ACS releases guidance on age-restricted goods

The Association of Convenience Stores has released new guidance for drivers delivering age-restricted goods such as alcohol, tobacco, e-cigarettes and lottery products.

The new guidance is designed as a quick reference to view on mobile devices to ensure they are delivering items to customers who are 18 or over.

Suggestions by the association include establishing whether the products delivered are age-restricted and understanding the importance of the Challenge25 policy for deliveries.

READ MORE: ACS pleads to prime minister for HFSS review

Additionally, the ACS asks for delivery drivers to understand the kinds of identifications that are accepted and when a delivery should be refused.

“Convenience store retailers have a proven track record of promoting responsible retailing through the use of the Challenge25 policy for all age-restricted products,” ACS CEO James Lowman.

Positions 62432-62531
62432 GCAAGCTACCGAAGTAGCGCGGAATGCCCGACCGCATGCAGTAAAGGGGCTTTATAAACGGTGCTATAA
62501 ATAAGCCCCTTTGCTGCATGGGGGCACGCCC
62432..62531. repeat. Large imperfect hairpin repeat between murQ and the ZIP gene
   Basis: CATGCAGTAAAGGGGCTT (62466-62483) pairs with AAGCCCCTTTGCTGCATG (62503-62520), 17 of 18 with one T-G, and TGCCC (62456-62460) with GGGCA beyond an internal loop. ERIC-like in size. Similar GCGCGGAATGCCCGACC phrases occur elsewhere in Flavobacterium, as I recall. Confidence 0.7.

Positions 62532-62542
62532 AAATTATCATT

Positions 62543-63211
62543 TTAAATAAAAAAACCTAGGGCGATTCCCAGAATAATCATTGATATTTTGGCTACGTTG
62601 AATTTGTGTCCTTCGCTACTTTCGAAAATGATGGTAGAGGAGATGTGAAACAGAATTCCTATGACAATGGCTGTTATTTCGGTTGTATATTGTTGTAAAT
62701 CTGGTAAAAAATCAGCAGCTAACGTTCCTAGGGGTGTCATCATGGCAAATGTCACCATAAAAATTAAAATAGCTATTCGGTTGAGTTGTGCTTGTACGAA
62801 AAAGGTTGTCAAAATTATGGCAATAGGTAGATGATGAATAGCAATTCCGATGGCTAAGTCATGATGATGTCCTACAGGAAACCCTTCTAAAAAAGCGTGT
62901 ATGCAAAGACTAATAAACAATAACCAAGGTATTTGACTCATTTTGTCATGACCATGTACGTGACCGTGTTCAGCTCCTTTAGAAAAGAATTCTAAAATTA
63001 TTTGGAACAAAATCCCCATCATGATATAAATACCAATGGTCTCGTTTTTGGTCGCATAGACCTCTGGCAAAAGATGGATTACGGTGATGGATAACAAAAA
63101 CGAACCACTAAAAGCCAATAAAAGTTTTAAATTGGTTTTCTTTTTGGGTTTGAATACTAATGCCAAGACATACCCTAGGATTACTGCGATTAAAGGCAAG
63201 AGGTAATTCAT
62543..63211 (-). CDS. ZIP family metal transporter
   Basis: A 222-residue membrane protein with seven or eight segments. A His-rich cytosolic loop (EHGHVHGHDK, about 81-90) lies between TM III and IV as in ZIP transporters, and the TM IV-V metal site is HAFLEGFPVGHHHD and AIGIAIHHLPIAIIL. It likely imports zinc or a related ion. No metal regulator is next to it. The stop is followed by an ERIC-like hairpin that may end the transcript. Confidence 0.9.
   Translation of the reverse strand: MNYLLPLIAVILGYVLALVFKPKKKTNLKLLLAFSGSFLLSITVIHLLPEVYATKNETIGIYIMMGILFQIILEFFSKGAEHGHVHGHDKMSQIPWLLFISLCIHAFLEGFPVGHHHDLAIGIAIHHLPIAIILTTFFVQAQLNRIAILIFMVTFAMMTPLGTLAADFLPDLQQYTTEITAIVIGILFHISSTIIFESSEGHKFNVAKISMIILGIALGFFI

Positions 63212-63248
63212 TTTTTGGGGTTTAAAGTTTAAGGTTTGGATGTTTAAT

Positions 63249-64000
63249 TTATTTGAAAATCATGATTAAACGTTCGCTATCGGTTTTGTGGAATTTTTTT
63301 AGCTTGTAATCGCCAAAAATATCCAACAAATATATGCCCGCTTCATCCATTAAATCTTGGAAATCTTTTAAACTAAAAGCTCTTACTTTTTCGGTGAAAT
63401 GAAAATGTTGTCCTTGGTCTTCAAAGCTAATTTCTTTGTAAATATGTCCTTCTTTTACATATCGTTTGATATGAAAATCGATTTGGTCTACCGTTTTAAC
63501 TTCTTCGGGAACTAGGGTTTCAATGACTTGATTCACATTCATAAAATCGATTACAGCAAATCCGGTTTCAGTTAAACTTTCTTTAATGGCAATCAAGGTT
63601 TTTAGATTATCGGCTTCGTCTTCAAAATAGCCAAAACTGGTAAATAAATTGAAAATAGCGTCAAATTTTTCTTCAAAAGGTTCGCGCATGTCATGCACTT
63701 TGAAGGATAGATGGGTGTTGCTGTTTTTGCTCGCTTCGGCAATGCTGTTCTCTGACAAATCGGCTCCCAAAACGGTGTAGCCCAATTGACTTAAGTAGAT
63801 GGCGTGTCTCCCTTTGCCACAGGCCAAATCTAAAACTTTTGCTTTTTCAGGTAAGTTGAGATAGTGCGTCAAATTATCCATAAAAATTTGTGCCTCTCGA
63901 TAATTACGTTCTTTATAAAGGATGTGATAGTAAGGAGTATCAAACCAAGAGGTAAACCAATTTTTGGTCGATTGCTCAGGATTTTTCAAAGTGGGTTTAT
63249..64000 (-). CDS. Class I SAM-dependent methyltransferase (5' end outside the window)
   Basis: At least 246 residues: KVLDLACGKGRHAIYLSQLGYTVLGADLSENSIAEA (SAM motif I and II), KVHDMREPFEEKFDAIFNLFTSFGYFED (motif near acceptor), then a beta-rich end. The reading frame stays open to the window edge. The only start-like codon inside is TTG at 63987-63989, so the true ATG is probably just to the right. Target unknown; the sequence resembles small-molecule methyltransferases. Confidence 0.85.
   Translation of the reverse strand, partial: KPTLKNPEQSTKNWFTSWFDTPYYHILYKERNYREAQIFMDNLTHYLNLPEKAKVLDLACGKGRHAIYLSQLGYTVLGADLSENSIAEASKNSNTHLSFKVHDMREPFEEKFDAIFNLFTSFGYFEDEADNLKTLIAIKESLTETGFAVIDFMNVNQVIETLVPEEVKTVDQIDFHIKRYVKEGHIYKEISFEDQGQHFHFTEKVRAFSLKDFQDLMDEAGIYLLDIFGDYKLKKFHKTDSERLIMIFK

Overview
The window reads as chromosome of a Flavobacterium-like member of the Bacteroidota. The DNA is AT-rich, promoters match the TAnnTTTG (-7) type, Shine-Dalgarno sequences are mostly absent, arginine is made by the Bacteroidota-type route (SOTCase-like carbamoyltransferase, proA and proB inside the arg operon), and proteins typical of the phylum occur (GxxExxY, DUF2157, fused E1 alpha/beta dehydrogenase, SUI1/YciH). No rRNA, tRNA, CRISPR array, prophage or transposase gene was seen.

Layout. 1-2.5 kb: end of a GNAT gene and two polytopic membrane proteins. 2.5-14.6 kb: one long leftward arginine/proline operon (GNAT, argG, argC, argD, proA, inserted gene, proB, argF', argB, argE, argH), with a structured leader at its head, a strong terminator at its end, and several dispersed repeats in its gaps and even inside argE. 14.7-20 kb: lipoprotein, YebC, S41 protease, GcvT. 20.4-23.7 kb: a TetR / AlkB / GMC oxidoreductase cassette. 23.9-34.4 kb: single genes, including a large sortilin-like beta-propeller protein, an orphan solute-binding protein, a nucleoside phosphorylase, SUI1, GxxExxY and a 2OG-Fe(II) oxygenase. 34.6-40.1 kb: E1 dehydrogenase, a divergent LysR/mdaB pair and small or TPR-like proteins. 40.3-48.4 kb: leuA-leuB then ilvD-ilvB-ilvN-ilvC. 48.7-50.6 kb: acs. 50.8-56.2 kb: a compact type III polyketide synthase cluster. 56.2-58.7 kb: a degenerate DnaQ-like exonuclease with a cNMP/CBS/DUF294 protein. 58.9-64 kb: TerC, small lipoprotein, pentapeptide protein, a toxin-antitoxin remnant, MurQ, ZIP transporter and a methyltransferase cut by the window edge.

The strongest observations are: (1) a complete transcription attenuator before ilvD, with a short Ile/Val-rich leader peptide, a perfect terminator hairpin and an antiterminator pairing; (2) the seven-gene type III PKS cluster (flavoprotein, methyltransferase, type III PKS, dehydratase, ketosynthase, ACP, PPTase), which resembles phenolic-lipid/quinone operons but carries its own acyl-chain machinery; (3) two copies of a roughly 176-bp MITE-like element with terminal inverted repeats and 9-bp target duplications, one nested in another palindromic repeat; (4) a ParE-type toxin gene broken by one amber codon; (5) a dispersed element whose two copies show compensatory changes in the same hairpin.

“With home delivery becoming more common in our sector, it’s important that the delivery drivers understand their responsibilities and have the confidence to enforce a robust age-restricted sales policy at the door – not just those who work directly for convenience stores, but also third-party delivery partners.”

The guidance comes as the 2021 Local Shop Report revealed 22% of convenience retailers offer some form of local grocery delivery service, meaning in-store colleagues deliver goods to customers.

The guidance has also been backed by the Surrey and Buckinghamshire Trading Standards as part of ACS’ wider Assured Advice scheme – which covers age-restricted sales to HFSS changes.

“We all want to see that the right product goes to the right people and the last line of defence in the chain for supplying age-restricted products rests at the point of delivery,” Buckinghamshire and Surrey Trading Standards business team l leader Michele Manson added.

“Where delivery drivers ensure that the recipient is an appropriate age they are actively protecting young people. This simple check reduces the opportunity for errors or deliberate attempts to bypass other controls.”

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